• Speaking of pop culture, no one is making more of a killing these days than the reality stars, models and bloggers who are taking over tech. Though some may laugh at Kim Kardashian's lack of discernible "talent," she's the one laughing all the way to the bank with the earnings from her mobile game which pulled in $160 million since 2014, Forbes reports. And she's not the only one. Model Karlie Kloss started Kode With Karlie, which "provides 21 scholarships for young women to learn code at the Flatiron School in New York City," reports Huffington Post. Other recognizable moguls include Ellen DeGeneres with her Heads Up! app and model Anina who "develops state-of-the-art tech products such as solar powered bags and 3D printed prosthetics" through her 360FashionNetwork. Let's not even get started on the vloggers. Don't let the pretty faces fool you: These ladies have plenty of skills. (See Kardashian Promotes Launch of First Windows 4G Phone and The Future of TV Is... Wait, Where Are the Apps?)



    Stacks on stacks on stacks.
    (Source: Marie Claire)

  • Though there are plenty of us rallying for the advancement of women in tech, not every woman wants to put her gender front and center when discussing the issues. There's a subset of women who want to be known simply as engineers, coders or startup founders, without their titles prefaced by the word "female." While still addressing the overt shortage of women in tech, this Huffington Post article by Rebekah Bastian, vice president of product at Zillow, set the record straight on the topic of gendering jobs. Bastian states that she always encourages women to follow their passions, whatever they may be, but she would much rather talk about her accomplishments as a person and what she's learned along her journey, because, as she so eloquently puts it, "The fact that I have a vagina doesn't seem overly relevant." (See WiCipedia: Hogrammers, Cleavage & Finding a Niche.)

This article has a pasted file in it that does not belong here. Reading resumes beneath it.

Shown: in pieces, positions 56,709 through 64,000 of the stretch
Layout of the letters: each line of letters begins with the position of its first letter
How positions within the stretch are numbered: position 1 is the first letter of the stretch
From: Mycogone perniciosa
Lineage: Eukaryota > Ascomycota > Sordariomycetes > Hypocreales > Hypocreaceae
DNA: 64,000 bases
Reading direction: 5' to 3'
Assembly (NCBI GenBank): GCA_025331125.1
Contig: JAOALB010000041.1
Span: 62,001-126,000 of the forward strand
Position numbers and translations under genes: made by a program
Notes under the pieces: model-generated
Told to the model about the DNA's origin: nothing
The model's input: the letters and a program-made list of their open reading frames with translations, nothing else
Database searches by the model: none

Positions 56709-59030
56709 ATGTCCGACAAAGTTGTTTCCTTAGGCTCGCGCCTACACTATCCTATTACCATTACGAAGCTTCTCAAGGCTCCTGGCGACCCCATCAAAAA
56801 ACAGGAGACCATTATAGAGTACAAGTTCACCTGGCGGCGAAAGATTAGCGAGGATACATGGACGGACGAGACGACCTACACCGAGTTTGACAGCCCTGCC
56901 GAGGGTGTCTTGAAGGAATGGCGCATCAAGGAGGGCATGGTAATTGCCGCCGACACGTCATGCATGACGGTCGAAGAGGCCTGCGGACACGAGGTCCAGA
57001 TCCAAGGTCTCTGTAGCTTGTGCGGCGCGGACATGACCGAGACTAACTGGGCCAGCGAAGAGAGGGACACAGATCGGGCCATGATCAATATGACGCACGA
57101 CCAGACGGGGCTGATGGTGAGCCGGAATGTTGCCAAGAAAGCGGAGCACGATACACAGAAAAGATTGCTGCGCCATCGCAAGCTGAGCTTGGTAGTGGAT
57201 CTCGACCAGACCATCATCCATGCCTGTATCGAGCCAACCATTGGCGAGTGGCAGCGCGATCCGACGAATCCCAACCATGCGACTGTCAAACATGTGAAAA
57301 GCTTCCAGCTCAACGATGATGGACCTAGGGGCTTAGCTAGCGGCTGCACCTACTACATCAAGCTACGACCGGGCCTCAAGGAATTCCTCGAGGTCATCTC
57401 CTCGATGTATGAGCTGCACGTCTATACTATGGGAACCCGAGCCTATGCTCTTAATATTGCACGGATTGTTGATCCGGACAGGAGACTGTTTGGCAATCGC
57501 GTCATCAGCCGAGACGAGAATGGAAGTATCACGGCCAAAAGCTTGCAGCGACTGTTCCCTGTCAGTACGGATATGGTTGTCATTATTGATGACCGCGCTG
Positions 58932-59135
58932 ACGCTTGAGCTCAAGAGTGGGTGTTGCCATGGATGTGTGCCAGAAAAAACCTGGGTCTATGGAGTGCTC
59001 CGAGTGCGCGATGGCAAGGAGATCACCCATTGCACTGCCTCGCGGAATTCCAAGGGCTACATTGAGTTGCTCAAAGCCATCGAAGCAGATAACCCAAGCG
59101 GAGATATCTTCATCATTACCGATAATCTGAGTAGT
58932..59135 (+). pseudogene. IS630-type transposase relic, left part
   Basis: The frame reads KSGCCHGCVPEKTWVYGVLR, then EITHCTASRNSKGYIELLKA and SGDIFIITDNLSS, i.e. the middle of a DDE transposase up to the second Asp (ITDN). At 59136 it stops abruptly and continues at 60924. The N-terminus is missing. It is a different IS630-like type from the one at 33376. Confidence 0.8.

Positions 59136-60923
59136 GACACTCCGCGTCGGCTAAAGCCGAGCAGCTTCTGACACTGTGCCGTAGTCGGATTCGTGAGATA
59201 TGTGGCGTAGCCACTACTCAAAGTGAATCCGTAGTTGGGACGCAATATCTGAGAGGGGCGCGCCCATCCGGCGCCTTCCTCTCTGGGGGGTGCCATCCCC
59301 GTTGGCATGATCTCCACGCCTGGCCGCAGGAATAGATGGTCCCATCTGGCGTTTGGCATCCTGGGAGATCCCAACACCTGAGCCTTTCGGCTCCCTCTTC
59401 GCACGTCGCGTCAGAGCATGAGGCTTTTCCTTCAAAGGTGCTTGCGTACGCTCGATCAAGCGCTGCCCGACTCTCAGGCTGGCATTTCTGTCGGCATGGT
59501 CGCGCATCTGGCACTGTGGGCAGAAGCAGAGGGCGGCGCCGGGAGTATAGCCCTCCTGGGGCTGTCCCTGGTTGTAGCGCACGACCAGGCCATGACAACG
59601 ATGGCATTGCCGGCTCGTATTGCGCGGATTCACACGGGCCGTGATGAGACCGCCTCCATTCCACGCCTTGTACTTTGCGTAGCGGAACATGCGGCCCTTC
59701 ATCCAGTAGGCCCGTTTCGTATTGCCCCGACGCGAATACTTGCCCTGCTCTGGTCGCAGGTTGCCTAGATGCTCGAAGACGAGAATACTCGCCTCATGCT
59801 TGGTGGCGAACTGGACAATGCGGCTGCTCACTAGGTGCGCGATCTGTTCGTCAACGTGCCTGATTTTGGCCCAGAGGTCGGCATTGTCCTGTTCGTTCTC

— Eryn Leavens, Special Features & Copy Editor, Light Reading

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    ErynLeavens
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    ErynLeavens,
    User Rank: Light Sabre
    7/15/2016 | 12:26:29 PM
    Emoji crazy
    Looks like Google just jumped on the emoji train as well with these new female career emojis! There will be 33 new emojis made for women that were previously only in male form, including a doctor, scientist, chef, handyperson, farmer and welder! They're also racially diverse, so there are lots of options. Maybe not groundbreaking stuff but pretty fun.

     
    ErynLeavens
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    ErynLeavens,
    User Rank: Light Sabre
    7/15/2016 | 12:20:38 PM
    Re: Women in tech
    Kelsey - I had no idea either! I'd definitely like to look into your question about Orthodox women working in the US. It seems like the opposite of what you would expect.

    And Karlie Kloss is pretty amazing. That's only one of her side hustles. The biggest is Karlie's Kookies - not tech related but delicious! ; )
    Kelsey Ziser
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    Kelsey Ziser,
    User Rank: Blogger
    7/15/2016 | 9:31:27 AM
    Women in tech
    The stats about orthodox women in Israel working in tech really caught my attention. I wonder if there are more women in the tech industry in orthodox communities in the U.S. as well. I took a look at the Kode with Karlie link; that sounds like an amazing program and a great way to get young women interested in computer science.